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What It's Like, #2
What It’s Like provides members of the Dal community with an opportunity to share their first-person perspective on living with a disability. People are welcome to share with their name or anonymously.
Submitted by James Wilson
Tell us a little about yourself and your role here at Dal.
My name is James Wilson. I work in MedIT and have been employed at Dal since 2010.
In 2016, Dr. Michael Kiefte from the School of Communication Sciences and Disorders encouraged me to take advantage of the free hearing test his students provide. I thought it would be an interesting experience but it turned out to be a turning point for me. I discovered that I was living with a loss of hearing in the frequencies that human speech occupy. I was told if my hearing continued to decline, that I would need hearing aids in 10 years. Two years after my initial test, I went for a follow up and the issue was worse. Another two years later they explained that if I didn't get hearing aids, I was at risk of losing the ability to hear certain letter sounds and I would never get them back. I took their advice and purchased a set of hearing aids. I'll never forget arriving home and putting my hearing aids in and suddenly hearing the sounds of birds and other noises I didn't realize I had been missing out on.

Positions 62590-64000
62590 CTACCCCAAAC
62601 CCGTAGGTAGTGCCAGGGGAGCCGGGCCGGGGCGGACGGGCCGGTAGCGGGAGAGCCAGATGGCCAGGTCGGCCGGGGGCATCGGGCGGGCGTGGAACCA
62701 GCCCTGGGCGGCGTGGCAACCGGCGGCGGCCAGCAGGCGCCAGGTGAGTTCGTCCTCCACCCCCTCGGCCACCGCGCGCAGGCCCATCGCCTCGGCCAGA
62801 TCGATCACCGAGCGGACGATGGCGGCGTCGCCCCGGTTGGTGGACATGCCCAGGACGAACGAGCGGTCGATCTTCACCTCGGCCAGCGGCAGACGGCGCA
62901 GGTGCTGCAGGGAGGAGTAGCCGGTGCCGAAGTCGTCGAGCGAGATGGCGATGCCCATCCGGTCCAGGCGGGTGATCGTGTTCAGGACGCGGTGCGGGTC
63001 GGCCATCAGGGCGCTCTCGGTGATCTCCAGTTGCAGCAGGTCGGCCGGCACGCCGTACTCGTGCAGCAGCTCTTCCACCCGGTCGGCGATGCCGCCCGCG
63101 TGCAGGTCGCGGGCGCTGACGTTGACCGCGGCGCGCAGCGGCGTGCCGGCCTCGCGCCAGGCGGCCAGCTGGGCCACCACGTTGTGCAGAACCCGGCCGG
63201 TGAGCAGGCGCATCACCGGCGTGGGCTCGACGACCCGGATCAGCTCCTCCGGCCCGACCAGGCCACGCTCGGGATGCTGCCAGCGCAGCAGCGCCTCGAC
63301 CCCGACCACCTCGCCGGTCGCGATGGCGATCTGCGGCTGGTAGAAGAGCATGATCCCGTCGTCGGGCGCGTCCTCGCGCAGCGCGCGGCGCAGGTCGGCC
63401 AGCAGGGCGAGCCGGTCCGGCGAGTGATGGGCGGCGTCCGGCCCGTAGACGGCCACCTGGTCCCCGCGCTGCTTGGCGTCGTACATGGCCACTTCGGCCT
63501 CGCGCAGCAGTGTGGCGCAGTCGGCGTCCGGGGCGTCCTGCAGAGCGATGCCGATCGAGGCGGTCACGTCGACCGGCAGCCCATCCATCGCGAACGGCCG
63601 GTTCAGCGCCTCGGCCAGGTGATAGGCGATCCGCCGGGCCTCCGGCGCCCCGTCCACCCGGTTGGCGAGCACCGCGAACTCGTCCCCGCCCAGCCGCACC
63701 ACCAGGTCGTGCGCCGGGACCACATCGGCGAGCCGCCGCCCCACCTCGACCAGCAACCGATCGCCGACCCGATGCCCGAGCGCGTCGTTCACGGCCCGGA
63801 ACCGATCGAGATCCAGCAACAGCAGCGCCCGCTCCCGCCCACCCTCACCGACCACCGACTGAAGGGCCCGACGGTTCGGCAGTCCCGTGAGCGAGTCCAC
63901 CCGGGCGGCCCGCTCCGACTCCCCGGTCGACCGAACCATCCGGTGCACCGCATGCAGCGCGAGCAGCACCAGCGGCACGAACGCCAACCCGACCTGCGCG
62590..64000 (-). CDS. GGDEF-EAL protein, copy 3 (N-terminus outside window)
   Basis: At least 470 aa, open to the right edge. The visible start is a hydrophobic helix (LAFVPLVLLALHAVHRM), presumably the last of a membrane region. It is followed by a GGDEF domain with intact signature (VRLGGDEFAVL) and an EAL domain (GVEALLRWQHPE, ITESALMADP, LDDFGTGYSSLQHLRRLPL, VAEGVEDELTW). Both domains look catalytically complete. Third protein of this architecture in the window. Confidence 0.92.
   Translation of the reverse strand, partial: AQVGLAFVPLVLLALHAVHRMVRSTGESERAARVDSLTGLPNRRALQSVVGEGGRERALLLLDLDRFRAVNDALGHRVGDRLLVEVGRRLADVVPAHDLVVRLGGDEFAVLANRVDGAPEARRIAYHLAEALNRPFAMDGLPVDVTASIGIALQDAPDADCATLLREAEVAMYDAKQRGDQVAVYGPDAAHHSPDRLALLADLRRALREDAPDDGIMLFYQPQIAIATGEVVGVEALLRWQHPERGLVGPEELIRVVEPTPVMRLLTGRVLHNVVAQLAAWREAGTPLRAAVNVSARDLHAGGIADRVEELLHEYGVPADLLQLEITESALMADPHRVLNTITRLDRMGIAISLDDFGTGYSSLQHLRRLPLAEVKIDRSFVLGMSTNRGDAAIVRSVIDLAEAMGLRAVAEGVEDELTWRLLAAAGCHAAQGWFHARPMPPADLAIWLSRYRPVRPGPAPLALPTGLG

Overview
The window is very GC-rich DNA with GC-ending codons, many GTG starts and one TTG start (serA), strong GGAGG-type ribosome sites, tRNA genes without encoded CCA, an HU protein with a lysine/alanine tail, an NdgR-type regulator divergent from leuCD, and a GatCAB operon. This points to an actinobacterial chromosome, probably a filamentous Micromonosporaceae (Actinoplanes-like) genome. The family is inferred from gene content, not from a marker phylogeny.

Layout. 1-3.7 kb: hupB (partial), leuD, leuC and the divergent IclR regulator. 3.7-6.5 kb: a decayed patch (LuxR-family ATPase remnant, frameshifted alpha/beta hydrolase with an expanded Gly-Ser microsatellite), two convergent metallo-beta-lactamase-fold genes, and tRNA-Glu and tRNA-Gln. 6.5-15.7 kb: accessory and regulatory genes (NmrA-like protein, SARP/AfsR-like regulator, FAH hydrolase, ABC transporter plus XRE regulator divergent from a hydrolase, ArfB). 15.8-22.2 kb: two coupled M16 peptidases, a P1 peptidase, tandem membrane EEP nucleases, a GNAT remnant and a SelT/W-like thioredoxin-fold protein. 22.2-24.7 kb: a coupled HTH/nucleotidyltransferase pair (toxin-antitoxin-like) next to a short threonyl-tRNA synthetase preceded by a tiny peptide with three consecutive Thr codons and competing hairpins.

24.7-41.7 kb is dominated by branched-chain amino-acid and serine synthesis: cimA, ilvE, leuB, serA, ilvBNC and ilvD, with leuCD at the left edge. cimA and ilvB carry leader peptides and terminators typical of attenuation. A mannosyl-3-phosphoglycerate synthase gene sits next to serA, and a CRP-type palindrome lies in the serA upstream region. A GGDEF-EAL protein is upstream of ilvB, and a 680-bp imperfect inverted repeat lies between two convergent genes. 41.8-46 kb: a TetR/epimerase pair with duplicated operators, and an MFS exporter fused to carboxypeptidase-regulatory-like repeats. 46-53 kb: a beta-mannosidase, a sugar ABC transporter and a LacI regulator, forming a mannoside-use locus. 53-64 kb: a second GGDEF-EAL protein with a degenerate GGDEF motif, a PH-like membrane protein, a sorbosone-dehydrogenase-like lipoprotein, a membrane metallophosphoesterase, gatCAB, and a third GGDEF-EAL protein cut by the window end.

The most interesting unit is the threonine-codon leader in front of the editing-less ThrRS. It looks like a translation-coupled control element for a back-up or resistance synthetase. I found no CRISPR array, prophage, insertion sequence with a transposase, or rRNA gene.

What do you wish people knew about your disability?
I wish people understood that even though I wear hearing aids, it doesn't mean that my hearing issues are solved. Yes, they help but I still have difficulty in certain situations hearing what people are saying because the hearing aids amplify other sounds too.
What accessibility changes would have the biggest impact on your experience here at Dal?
For me, being honest with people and telling them that I am having a hard time understanding what they are saying has been very helpful. Also, the fact that Dalhousie has classrooms equipped with assistive listening devices gives me hope that positive changes are being put in place that will help people in my shoes hear and comprehend what information is being shared.
Previously in this series:
You can find all entries collected here.
Interested in sharing your own experiences?
We'd love to hear from you. Please take a look at our questions below and how to submit them. Please note that you can choose to remain anonymous if you wish. (Note: names will be visible to individuals receiving submissions by email).
Our questions for you:
- Tell us a little about yourself and your role here at Dal. (Note: If remaining anonymous, this prompt can be skipped — or, simply share as much detail as you feel comfortable doing).
- What do you wish people knew about your disability?
- What accessibility changes would have the biggest impact on your experience here at Dal?
If you’re interested in sharing your experiences navigating university life with a visible or invisible disability, please contact us at firstname.lastname@example.org with answers to the above questions or to set up a short interview.
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